Additionally, the staff itself underwent some major upgrades that same year. Its members obtained their first computers to use for the newspaper, and the team moved offices from an annex at the back of Mills Hall into the Cowell Center. “Despite finally getting computers, we still had to get [the newspaper] typeset, which involved dropping a copy off with a lovely woman just down MacArthur Boulevard,” Reid-Simons recalls. “The paper had tremendous support from [the ASMC]–we asked for funding for a new light table to do layout, and to our surprise they gave us more than we asked for. So we got two light tables and scads of border tape.”
Of course, not every upgrade was work-related. The staff still had their moments of fun, just as their predecessors did. “Our unofficial motto, printed on sweatshirts, was: ‘I like it. It’s original. Let’s go with it.’” Reid-Simons mentions fondly. “I have no idea, in hindsight, why we thought that was so funny, but we did.”
The newspaper made its last move, to Rothwell Center, in the 1990s, and its last name change in 2007. On September 4—coincidentally, the same day the very first issue was published 90 years earlier—The Campanil welcomed the new fall semester with its new name. “We are retooling ourselves to have a stronger and more meaningful presence on campus,” the editorial announced.
The name wasn’t the only significant transition the newspaper went through in the past century—the technology advanced too. In an article in the spring 2012 Quarterly, Jessica Langlois, MFA ’10, wrote how the staff evolved from using “photo-sizing wheels, exacto knives, and waxers to lay out the newspaper by hand” to utilizing modern desktop publishing software. This transition was overseen by then-faculty adviser, Professor of English Sarah Pollock. Additionally, The Campanil website has seen significant growth since its inception in 2003.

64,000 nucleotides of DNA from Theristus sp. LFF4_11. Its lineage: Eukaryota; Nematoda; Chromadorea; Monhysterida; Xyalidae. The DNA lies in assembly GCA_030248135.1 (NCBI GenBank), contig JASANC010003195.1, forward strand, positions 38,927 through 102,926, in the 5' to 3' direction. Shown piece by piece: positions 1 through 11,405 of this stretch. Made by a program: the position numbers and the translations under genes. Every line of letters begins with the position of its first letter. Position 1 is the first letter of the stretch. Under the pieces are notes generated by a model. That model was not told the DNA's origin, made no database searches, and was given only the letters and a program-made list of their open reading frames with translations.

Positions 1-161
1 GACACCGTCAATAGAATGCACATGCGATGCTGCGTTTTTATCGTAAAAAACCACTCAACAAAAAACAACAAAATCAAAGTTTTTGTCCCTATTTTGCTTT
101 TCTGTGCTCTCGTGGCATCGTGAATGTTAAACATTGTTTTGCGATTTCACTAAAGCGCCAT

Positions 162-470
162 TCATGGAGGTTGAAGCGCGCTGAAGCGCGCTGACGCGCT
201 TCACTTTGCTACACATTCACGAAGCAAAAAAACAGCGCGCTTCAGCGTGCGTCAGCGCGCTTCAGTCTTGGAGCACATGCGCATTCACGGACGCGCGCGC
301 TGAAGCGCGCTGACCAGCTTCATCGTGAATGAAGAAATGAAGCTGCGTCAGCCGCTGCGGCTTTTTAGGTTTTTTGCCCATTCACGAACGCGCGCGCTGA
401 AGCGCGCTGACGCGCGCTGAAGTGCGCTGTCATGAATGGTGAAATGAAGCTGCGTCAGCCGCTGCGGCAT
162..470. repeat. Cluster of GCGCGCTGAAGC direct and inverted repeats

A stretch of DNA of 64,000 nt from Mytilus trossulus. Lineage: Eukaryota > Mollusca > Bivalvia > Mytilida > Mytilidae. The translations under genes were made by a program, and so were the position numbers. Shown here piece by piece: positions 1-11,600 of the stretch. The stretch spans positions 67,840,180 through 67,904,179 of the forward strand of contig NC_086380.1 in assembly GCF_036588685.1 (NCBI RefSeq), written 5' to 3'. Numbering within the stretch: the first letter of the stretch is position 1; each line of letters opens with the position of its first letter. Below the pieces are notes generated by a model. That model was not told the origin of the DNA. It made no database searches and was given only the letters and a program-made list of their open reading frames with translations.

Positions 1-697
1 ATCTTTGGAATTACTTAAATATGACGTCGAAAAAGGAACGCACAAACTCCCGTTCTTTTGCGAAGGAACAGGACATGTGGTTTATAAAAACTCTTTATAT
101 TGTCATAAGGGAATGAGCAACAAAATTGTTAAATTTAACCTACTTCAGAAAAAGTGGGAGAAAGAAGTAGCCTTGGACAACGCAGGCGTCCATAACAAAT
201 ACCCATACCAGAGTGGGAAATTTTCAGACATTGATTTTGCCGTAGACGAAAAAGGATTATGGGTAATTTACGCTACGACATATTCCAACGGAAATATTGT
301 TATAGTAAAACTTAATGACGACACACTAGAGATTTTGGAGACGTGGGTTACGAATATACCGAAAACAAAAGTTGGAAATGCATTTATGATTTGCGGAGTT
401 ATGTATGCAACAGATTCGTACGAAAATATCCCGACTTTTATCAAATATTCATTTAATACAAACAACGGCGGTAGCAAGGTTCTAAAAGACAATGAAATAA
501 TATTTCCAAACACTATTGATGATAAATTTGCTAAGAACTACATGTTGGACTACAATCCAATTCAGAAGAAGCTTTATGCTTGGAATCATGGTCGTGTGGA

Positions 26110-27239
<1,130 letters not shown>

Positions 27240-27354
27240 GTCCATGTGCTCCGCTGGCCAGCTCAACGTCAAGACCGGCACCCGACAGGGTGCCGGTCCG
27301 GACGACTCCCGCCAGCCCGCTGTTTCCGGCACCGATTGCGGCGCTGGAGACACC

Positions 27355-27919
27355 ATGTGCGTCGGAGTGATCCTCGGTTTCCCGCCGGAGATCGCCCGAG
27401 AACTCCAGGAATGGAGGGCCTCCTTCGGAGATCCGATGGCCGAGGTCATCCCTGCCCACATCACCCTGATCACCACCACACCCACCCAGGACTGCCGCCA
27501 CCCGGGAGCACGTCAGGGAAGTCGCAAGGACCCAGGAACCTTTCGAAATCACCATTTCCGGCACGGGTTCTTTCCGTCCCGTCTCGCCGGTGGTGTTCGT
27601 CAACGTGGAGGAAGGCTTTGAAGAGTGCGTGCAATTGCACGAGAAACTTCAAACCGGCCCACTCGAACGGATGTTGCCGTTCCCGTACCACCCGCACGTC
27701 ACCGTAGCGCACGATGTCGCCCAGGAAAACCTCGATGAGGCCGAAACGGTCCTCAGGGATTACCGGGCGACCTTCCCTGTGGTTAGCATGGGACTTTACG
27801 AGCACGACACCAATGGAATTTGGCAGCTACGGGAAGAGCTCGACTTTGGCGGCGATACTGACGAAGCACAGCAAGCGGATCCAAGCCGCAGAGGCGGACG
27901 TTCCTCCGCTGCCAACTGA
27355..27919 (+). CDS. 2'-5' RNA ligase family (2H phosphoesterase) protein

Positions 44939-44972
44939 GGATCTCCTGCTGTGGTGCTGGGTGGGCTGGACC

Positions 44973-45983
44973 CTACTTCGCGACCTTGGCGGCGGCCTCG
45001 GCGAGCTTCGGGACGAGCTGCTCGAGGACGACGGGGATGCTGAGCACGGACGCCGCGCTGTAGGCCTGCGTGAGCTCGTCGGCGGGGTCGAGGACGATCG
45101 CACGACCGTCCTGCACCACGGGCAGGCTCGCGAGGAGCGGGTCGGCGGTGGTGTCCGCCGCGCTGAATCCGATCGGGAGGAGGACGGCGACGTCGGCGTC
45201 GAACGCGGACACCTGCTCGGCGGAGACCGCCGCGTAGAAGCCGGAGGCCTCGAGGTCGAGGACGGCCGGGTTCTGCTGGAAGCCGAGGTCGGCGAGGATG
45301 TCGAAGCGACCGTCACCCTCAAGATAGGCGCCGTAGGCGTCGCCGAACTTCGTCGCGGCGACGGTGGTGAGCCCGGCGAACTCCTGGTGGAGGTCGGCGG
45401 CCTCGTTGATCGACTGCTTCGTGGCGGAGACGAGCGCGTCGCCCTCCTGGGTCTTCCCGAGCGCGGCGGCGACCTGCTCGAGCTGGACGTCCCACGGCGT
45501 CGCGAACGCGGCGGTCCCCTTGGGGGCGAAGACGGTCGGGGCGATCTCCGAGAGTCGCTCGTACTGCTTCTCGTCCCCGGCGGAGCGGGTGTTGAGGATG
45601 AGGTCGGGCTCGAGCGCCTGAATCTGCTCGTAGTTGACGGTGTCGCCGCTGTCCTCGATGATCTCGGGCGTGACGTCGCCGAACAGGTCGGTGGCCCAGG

It’s not surprising then that the student staff of editors and reporters have received tremendous praise for their efforts. By 2015, The Campanil had won more than 20 different awards for its reporting and website, and the newspaper has been recognized at multiple conferences hosted by the California College Media Association and the Associated Collegiate Press.
Today, The Campanil continues its time-honored promise to report campus news and student stories. “Although The Campanil is funded by the ASMC and has a faculty adviser, it is an independent, student-run newspaper that represents the Mills students’ voice,” wrote Emily Burian ’18 for The Campanil’s 100th anniversary article in May 2016. The current header of The Campanil newspaper proudly echoes these sentiments: “Keeping in time with the Mills Community since 1917.”
While the newspaper has undergone large and small transformations over the years, including name changes, the transfer to a digital platform, and even the start and end of treasured staff traditions, some core aspects would never change. Namely, the stories and voices of the student body remain at the heart of the newspaper, thanks to the tireless work accomplished by generations of reporters and staff members.